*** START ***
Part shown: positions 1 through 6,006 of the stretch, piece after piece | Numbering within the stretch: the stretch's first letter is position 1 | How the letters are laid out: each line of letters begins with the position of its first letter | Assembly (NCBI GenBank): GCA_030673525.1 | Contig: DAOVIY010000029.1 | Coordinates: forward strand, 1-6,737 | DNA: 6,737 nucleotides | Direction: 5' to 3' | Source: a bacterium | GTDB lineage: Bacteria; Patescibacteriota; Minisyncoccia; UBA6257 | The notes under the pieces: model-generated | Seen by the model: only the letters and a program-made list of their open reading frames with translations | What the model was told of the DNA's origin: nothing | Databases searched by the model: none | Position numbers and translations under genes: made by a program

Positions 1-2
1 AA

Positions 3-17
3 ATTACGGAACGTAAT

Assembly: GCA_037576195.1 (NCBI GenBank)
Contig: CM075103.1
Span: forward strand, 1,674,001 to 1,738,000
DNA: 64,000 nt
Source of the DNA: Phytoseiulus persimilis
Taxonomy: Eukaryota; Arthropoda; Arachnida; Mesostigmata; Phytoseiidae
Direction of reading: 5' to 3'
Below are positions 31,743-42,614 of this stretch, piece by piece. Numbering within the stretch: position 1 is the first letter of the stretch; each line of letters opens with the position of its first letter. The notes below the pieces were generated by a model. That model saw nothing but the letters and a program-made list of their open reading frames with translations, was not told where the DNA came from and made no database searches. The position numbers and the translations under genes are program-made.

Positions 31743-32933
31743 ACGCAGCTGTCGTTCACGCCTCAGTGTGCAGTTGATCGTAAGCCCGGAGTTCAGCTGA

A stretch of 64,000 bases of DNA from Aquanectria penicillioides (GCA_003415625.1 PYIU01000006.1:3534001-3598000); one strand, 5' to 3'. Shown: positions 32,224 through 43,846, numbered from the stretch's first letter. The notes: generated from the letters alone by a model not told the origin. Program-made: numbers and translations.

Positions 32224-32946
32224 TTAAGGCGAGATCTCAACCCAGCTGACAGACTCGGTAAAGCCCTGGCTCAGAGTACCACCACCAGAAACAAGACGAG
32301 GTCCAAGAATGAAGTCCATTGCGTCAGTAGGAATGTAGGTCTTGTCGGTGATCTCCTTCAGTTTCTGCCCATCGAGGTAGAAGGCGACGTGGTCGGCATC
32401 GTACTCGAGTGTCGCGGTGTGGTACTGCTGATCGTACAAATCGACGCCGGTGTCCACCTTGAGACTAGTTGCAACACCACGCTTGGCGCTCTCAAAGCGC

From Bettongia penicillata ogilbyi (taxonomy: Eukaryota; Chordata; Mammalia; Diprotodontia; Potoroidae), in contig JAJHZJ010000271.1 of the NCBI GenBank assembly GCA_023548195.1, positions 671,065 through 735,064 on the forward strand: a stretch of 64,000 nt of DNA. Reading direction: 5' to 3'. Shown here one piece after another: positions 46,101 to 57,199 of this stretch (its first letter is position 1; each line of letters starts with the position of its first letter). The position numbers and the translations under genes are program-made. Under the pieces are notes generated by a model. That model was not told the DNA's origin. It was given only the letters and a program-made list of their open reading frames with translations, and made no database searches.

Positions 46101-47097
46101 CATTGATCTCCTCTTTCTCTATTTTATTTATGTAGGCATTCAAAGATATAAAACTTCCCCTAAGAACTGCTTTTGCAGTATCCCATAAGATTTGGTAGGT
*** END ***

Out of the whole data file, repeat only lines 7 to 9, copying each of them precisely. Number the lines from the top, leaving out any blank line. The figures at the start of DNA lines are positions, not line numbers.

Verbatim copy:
Contig: CM075103.1
Span: forward strand, 1,674,001 to 1,738,000
DNA: 64,000 nt